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First Nokia smartphones running Windows Phone 7 to arrive later this year

post #1 of 44
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Nokia Chief Executive Stephen Elop said Tuesday that his company expects to begin selling its first phones running Windows Phone later this year, before ramping up volume shipments in 2012.

Elop confirmed the plans at a telecom conference in Singapore, assuaging investor fears of lengthy delays, Reuters reports. "I have increased confidence that we will launch our first device based on the Windows platform later this year and we will ship our product in volume in 2012," he said.

During a Microsoft preview event last month for the "Mango" update to Windows Phone 7, a Nokia executive had confirmed that the company's first Windows Phone devices would run Mango, but hesitated to commit to an end-of-year deadline for the first devices.

At Tuesday's event, Elop also unveiled the N9 smartphone, which will run on the MeeGo platform, and is set to launch later this year.

Nokia first revealed the extensive partnership between the two companies in February. While charting out the companies plans to move from Symbian to Windows Phone, Elop said 2011 and 2012 would be "transition years."

On Monday, one analyst characterized Nokia's plunging market share in European as continuing to "implode." The world's largest handset maker saw its share of the smartphone market on its home continent cut in half from 40.6 percent a year ago to 20.2 percent in the March quarter. Another analyst believes Nokia's transitional period could result in big gains for Apple's iPhone and other competitors.

Apple and Samsung are expected to surpass Nokia in smartphone sales this quarter, with Samsung taking the top spot among global smartphone makers. Nokia has led the worldwide smartphone market since 1996.
post #2 of 44
Better hurry up Nokia... you're taking on water and the bow is sinking...
post #3 of 44
I say good luck to them. I've been very impressed with what I've seen of Windows 7, and Nokia in the past have designed some very nice hardware, so it could be interesting.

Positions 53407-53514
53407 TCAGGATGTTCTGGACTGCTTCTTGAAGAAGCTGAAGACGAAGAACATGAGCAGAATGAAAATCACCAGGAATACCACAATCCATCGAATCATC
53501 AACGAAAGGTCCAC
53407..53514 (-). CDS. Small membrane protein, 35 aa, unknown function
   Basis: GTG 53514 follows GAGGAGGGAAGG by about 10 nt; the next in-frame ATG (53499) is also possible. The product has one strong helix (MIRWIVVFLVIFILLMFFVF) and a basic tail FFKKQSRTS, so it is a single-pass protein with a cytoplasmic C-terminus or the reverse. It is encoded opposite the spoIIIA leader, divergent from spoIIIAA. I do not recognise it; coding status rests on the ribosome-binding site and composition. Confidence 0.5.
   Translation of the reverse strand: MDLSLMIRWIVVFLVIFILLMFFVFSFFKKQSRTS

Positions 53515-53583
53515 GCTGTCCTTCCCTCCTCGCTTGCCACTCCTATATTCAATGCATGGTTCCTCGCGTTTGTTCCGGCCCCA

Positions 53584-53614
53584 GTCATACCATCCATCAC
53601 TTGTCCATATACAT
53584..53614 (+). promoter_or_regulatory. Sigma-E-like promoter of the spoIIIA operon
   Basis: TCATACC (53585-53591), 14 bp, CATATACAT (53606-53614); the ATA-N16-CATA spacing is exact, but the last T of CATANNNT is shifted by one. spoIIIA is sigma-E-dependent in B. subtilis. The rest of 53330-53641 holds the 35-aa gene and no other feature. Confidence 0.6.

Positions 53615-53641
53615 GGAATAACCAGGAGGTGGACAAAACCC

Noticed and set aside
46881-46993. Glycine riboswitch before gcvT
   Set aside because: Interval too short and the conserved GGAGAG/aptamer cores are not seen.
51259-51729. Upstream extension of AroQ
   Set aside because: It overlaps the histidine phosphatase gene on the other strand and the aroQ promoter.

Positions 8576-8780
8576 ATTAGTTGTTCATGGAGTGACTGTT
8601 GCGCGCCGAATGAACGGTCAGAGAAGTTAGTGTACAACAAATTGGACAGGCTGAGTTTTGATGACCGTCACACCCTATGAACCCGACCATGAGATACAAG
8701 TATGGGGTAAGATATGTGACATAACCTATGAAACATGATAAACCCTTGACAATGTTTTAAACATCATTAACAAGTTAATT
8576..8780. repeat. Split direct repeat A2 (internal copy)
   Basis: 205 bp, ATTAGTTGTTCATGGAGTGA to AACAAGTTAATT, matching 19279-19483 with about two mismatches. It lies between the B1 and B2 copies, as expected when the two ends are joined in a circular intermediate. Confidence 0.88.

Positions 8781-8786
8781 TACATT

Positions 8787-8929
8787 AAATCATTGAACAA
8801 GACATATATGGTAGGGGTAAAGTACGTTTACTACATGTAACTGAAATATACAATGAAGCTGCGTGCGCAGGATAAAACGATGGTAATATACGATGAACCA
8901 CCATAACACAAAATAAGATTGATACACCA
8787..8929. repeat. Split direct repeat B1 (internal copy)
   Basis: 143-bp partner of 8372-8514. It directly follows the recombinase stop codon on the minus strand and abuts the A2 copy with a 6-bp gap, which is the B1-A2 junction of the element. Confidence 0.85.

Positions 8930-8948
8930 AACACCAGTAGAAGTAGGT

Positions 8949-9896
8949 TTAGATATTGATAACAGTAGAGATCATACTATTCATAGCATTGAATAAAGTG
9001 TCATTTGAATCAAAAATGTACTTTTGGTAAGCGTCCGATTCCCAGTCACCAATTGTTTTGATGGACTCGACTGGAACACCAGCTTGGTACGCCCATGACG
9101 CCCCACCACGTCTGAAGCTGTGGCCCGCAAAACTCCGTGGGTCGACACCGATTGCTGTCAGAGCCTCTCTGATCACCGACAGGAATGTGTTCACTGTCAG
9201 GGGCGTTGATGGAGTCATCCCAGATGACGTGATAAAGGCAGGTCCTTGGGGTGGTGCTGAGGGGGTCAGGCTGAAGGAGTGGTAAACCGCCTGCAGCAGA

Competition in the marketplace benefits us all. While I'm sure Apple will say otherwise, I suspect the fact that Android phones could be run entirely "over the air" has played a part in getting the iPhone able to run without a PC, and as an end user, I think that's great.

Frankly they are all copying off each other (though some more than others), so the more good ideas out there, the better we consumers do.
post #4 of 44
Quote:
Originally Posted by sflocal View Post


Better hurry up Nokia... you're taking on water and the bow is sinking...

It reminds me of what Steve Jobs said about Apple CEO Gil Amelio before Steve came back:
"Apple is like a ship with a hole in the bottom, leaking water, and my job is to get the ship pointed in the right direction" Steve clearly saved Apple.... can Nokia get themselves back above water?
post #5 of 44
Jean-Louis Gassée had an interesting take on Nokia a couple weeks ago. The Osborne Effect is mentioned:

http://www.mondaynote.com/2011/06/05...microsoft-way/
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post #6 of 44
Quote:
Originally Posted by Michael Scrip View Post

Steve clearly saved Apple.... can Nokia get themselves back above water?

I think we have to remember that while software has never been their strong point, Nokia at least used to make some extremely attractive and desirable phones. Their new meego phones, while obviously dead in the water due to being on an orphaned platform, show that their physical design skills are still strong.



That phone screams Nokia in a lot of good ways. A bright attractive but non-obvious colour and a mixture of hard edges and soft curves that invite the hand. There's no way that you see this in somebody's hand across a room and think it's an iPhone. It's the first phone I've seen images of that comes close to the iPhone 4 as a design statement - I may have to troll over to a Nokia shop just to play with one because just looking at the picture I want to pick that device up.

I personally will never buy a windows smartphone, but the new platform does actually look quite attractive and distinct, so I think the combination will be alluring to people who are turned off by the stark functionism of the iPhone and its Android mini-mes.
post #7 of 44
Quote:
Originally Posted by Michael Scrip View Post

Steve clearly saved Apple.... can Nokia get themselves back above water?

For sure. On the whole there's no loyalty in the phone market. The millions of people with iPhones probably used to have a Motorola and before that a Nokia. So if Nokia can come out with another fashanable phone they will jump right up in market share again.

Nokia however do have a loyal following even now, it's a smaller part of the market but it's the only people that have been buying their phones the last few years. The fact their market share dropped this year also doesn't say much. Have they actually lost customers to the others, or have their loyal customers just not bought another phone due to waiting for WP7 on Nokia?